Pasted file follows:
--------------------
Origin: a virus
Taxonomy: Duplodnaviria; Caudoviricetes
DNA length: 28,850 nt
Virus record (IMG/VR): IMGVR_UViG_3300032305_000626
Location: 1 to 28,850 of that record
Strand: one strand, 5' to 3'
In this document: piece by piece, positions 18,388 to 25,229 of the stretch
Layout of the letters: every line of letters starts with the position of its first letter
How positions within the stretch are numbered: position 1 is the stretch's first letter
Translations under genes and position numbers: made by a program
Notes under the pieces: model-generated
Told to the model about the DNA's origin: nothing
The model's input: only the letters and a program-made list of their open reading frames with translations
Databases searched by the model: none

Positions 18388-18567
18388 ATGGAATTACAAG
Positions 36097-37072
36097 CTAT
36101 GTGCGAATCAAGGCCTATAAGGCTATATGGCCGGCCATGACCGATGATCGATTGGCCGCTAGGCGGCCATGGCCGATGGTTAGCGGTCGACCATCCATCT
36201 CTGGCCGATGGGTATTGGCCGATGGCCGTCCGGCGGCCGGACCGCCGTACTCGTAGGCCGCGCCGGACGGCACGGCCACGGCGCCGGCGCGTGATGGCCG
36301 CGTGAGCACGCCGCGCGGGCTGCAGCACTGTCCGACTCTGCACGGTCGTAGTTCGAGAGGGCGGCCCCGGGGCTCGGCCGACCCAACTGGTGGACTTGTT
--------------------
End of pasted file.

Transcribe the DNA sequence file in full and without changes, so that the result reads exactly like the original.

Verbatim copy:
Origin: a virus
Taxonomy: Duplodnaviria; Caudoviricetes
DNA length: 28,850 nt
Virus record (IMG/VR): IMGVR_UViG_3300032305_000626
Location: 1 to 28,850 of that record
Strand: one strand, 5' to 3'
In this document: piece by piece, positions 18,388 to 25,229 of the stretch
Layout of the letters: every line of letters starts with the position of its first letter
How positions within the stretch are numbered: position 1 is the stretch's first letter
Translations under genes and position numbers: made by a program
Notes under the pieces: model-generated
Told to the model about the DNA's origin: nothing
The model's input: only the letters and a program-made list of their open reading frames with translations
Databases searched by the model: none

Positions 18388-18567
18388 ATGGAATTACAAG
Positions 36097-37072
36097 CTAT
36101 GTGCGAATCAAGGCCTATAAGGCTATATGGCCGGCCATGACCGATGATCGATTGGCCGCTAGGCGGCCATGGCCGATGGTTAGCGGTCGACCATCCATCT
36201 CTGGCCGATGGGTATTGGCCGATGGCCGTCCGGCGGCCGGACCGCCGTACTCGTAGGCCGCGCCGGACGGCACGGCCACGGCGCCGGCGCGTGATGGCCG
36301 CGTGAGCACGCCGCGCGGGCTGCAGCACTGTCCGACTCTGCACGGTCGTAGTTCGAGAGGGCGGCCCCGGGGCTCGGCCGACCCAACTGGTGGACTTGTT